Garbage In, Healthcare Out

Garbage In, Healthcare Out

Kris Herbst's picture

“We are building a system for management of garbage in communities,” said Gamal Albinsaid, age 24, founder of the social enterprise Garbage Clinical Insurance (CGI).

GCI collects, repurposes or disposes people's garbage at a cheaper-than-government rate. In return it provides quality health services at no extra charge, including primary care at local clinics, family planning, nutrition consultations, in-school health advocacy, home visits for patients with chronic illnesses, and even telemedicine consultations with licensed doctors—uncommon in emerging markets.

“It's a micro-health insurance program," Abinsaid said. "Communities give garbage to us and pay a premium—about IDR 10,000 ($0.83). We convert the money to health fund and we give back to them in the form of health financing.”

Abinsaid set up GCI to help communities in need turn their household waste into something that could improve their health. It might sound unusual, but it works. GCI has already helped more than 2,000 people in Indonesia gain access to medical support.

A young doctor himself, Albinsaid is also founder and CEO of Indonesia Medika, a health development organization. He has conducted a wealth of scientific and social work, and been honored with several awards, including the Inspiring Scientific Award from the research and technological minister of Indonesia, and the AusAID Indonesian Social Innovator Award.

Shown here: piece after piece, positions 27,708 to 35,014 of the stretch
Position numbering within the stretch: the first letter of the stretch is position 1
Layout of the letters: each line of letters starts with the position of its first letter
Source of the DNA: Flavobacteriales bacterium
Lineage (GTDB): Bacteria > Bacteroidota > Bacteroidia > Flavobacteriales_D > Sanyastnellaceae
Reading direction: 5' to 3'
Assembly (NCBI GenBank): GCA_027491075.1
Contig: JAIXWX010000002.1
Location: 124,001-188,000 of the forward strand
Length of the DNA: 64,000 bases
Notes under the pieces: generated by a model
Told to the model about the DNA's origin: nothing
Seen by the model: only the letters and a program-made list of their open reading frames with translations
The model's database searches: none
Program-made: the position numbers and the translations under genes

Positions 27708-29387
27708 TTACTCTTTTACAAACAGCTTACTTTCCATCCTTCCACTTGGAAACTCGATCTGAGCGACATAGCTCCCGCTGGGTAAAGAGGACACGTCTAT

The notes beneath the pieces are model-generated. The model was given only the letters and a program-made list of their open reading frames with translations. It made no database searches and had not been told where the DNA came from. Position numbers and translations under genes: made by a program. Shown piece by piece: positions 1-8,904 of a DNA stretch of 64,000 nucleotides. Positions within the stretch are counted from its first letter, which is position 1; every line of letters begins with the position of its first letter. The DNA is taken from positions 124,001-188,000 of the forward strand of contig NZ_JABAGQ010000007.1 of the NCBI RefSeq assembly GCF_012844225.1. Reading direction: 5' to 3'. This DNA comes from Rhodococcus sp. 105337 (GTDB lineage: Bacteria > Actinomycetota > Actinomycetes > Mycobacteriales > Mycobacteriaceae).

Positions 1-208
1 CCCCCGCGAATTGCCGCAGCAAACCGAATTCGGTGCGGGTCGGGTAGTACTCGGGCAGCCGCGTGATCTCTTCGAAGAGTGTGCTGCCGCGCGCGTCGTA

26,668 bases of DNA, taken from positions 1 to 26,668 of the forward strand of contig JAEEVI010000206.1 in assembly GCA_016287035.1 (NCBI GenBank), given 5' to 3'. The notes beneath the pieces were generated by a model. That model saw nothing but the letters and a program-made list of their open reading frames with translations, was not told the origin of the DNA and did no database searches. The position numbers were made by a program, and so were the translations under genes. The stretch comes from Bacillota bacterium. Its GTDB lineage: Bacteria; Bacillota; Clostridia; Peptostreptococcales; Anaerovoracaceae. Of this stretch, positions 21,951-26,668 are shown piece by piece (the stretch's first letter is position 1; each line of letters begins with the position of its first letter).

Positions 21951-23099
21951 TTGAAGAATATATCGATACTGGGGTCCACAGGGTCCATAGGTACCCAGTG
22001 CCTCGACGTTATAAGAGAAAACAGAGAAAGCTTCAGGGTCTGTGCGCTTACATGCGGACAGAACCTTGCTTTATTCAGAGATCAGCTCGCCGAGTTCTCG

On becoming a finalist in the Unilever Sustainable Living Young Entrepreneur Awards, he said: “May this be a goodness which brings more goodness. Let’s help people until we can’t.”

Turning waste into well-being

GCI encourages people to collect their household waste and submit their refuse to one of five GCI-accredited centers where it is processed: organic waste is converted to fertilizer and the inorganic waste is sold to collectors. A month’s worth of refuse can generate close to 10,000 Indonesian rupiah.

These funds helps pay for a patient’s treatment and operate a healthcare program and clinical services for the community, providing families with access to doctors, nurses, midwives, pharmacists, dentists and health volunteers. To date, GCI has recruited 88 volunteers, 15 doctors, and 12 nurses, all of whom are paid with refuse from the community.

Read more here.

Gamal Albinsaid is one of seven finalists in the Unilever Sustainable Living Young Entrepreneurs Awards that will be featured on in the coming weeks. Learn about the other finalists and share your own project.